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The paper discusses the straight-edge, rave and rock music subcultures, and points out the similarities and differences between them. The paper points out that neither rave nor straight-edge have ever been studied by academics in a particularly thorough and consistent way, and suggests that this is because they did not generate the same type of moral panics that drugs, juvenile delinquency and rock music did in the 1950s and 1960s.
From the Paper:"Sociologists base their studies of youth subcultures on structured and unstructured interviews, participant observation and analysis of media, texts and music. Unlike similar studies in the 1950s and 1960s, such as Albert Cohen's Delinquent Boys (1955) that described post-World War II youth cultures as a relatively new and unknown phenomenon, more recent research over the past thirty years has been heavily based on feminist and postmodernist theories. These place special emphasis on the diversity and multiplicity within each subculture, while trying to avoid the stereotypes that commonly appear in the mass media. This new type of sociology also appears to me more journalistic than objective, scientific or value free, rejecting the principles and pretensions of Talcott Parsons and his generation of postwar sociologists. Of course, any type of sociology should still consider questions of ethnicity, social class, immigration, poverty, inequality and violence, although the funding to investigate these issues is far more limited than it was in the past. Both the straight-edge and rave subcultures are highly diverse and pluralistic, and contain radical, countercultural and 'resistance' elements, as well as large numbers of relatively apolitical youth who simply enjoy the music and want to have a good time."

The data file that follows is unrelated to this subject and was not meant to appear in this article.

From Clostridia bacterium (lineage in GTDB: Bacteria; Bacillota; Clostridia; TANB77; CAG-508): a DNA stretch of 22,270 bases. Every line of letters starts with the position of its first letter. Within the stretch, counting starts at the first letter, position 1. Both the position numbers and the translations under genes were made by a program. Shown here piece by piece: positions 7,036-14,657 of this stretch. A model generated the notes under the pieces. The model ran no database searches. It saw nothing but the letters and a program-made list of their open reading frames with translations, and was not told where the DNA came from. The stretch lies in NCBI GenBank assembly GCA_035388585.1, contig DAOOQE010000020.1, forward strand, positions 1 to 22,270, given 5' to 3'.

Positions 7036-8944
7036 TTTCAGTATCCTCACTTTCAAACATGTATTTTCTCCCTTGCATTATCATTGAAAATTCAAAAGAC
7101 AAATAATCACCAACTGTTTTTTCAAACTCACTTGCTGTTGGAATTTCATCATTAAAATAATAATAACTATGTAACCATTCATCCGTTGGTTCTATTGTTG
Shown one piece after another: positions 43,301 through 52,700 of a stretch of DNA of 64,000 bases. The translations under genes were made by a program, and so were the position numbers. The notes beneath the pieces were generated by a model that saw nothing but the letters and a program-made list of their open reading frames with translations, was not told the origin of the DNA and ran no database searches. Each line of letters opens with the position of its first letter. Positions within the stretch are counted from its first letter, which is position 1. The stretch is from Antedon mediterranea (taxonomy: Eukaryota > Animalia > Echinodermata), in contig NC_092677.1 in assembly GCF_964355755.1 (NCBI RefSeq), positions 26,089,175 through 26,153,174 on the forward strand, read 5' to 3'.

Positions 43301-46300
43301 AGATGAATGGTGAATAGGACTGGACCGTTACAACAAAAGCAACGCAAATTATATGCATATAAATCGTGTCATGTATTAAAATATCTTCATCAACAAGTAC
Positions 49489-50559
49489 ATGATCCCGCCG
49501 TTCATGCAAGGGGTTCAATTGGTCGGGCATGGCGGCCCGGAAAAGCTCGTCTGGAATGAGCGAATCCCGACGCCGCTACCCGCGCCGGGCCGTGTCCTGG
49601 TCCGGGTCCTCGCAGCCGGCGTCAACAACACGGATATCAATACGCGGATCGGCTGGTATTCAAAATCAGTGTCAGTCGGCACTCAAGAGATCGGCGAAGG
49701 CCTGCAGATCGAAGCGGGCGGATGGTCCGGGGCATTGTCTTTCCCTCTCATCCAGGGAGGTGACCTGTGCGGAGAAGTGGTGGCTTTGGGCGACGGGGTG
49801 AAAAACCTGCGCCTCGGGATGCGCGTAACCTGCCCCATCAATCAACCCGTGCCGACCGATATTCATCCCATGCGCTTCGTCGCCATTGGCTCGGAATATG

Sample of Sources Used:
- Wilson, B. (2006). Fight, Flight, or Chill: Subcultures, Youth and Rave into the Twenty-First Century. McGill-Queen's University Press.
- Wood, R.T. (2006). Straightedge Youth: Complexity and Contradictions of a Subculture. Syracuse University Press.
Cite this Term Paper:
Youth Subcultures (2012, May 15) Retrieved March 06, 2021, from https://www.academon.com/term-paper/youth-subcultures-150960/
"Youth Subcultures" 15 May 2012. Web. 06 March. 2021. <https://www.academon.com/term-paper/youth-subcultures-150960/>